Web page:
Shorn: Toys to Men, A Memoir by Dennis Milam Bensie

Shorn: Toys to Men (268 pp, $17.95/paper ISBN: 978-1-60381-092-0), is a memoir by Theatrical Hair Designer and Wigmaker Dennis Milam Bensie about his traumatic childhood and subsequent struggles with the compulsion to cut hair.

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Read more about the author and the book at Shorn.coffeetownpress.com.

“A poignant read about a little-known issue,” writes Julie Kane in the Library Journal. “What I’m Telling My Friends: Particularly topical in these days of bullying stories and gay teens committing suicide, this brings to light just one man’s tremendous struggle.”

5 Jags: “I strongly recommend this book. Read this memoir to not only witness the struggles of a man continuously dealing with the pain of his childhood, but as a figurative mirror to reflect how what day to day actions in our lives can and will do to ourselves, and those around us.”

The Jag Review

“Honest and triumphant! A must read for anyone battling darkness, seeking light,” says Justin Reed Early, Author of StreetChild: An Unpaved Passage. Other renowned memoirists who have endorsed Bensie’s book include Jeff Mann, Walter de Milly, Martin Moran, Jennifer Niven, and Joshua Daniel Phillips.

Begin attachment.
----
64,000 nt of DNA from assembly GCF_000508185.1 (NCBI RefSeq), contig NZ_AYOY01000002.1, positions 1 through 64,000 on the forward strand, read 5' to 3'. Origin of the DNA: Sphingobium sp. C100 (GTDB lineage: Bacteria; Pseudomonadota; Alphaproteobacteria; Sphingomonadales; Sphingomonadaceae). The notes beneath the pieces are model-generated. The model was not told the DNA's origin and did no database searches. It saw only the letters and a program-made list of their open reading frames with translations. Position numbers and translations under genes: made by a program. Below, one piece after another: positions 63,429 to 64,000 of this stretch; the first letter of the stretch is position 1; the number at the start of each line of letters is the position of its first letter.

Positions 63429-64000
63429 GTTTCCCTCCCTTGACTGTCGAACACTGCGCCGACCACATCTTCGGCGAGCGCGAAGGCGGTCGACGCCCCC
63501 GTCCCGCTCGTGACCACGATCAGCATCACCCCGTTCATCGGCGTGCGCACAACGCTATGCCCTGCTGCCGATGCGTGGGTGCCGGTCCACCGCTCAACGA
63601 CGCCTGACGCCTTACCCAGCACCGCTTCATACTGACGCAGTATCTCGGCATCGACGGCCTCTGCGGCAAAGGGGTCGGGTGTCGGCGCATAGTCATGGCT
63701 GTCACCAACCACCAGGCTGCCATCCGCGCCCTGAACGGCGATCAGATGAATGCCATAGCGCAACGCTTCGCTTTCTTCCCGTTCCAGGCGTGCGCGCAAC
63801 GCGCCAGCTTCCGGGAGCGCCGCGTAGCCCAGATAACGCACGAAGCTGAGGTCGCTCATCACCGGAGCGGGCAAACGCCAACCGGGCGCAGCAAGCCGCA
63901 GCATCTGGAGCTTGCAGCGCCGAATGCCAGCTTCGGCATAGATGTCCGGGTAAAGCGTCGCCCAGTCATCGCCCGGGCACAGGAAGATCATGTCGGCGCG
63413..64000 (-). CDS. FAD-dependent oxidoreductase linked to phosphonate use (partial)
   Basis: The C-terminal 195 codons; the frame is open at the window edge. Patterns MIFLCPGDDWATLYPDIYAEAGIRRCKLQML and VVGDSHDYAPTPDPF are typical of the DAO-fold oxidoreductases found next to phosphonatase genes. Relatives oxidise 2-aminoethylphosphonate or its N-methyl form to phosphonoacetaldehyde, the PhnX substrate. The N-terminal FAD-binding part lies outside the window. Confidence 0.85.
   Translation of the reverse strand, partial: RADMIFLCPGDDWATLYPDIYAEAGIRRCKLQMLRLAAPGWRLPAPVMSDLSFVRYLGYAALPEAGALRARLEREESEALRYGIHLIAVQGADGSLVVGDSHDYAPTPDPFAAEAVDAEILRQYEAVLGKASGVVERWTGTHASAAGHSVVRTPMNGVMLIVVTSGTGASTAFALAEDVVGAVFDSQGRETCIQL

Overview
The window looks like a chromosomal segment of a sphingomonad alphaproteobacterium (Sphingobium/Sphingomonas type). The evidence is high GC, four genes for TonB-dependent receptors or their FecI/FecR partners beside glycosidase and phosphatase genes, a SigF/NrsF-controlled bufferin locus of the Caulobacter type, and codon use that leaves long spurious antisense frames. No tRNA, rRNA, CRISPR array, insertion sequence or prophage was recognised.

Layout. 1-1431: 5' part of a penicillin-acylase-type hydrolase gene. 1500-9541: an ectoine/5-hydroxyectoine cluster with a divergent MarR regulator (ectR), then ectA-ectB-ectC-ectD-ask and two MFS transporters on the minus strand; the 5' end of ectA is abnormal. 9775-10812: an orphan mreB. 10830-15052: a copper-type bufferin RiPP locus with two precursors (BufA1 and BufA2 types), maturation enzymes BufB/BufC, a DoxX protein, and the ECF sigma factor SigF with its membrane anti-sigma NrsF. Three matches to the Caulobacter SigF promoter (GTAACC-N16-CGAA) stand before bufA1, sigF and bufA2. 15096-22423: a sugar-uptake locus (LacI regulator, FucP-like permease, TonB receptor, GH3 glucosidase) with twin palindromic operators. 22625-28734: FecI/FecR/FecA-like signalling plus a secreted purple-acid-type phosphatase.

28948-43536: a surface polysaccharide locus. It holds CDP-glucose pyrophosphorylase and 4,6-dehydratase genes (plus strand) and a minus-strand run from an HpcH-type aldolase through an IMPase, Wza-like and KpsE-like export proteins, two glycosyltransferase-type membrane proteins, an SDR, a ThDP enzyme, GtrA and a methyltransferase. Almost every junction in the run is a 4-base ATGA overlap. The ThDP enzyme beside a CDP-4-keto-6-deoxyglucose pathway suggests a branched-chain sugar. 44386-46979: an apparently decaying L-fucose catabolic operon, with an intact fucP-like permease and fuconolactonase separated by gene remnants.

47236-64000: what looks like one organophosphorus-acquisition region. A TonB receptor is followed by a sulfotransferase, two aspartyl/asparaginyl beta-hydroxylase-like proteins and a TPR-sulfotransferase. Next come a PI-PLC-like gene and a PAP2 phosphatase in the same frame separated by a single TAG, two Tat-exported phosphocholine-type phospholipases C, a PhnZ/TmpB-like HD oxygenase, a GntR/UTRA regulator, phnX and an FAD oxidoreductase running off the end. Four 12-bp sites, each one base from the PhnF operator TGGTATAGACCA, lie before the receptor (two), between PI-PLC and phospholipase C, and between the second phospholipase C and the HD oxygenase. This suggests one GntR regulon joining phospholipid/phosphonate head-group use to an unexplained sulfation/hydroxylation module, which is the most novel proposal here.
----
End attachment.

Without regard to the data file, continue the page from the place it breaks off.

The Advocate voted Shorn: Toys to Men, “One of the Best Overlooked Books of 2011.” The New York Journal of Books called Shorn: “Bracingly honest.” Shorn was a finalist in the 2013 Indie Excellence Awards, along with Bensie’s other memoir, One Gay American.

5 Stars: “This is one of the most honest memoirs that I have ever read. It kept me at the edge of my seat and propelled me to read the whole book, from start to finish…. It is a book about a uniquely tangled love story, a triumphant quest for love, forgiveness and self-acceptance. And I am glad to report that Bensie achieves all of these things and he finally finds himself.”  Read more ….

–Author Irene Roth

The release of the book coincided with the theatrical version, entitled The Cut, which premiered at the Open Circle Theater in Seattle’s Belltown area on January 14, 2011.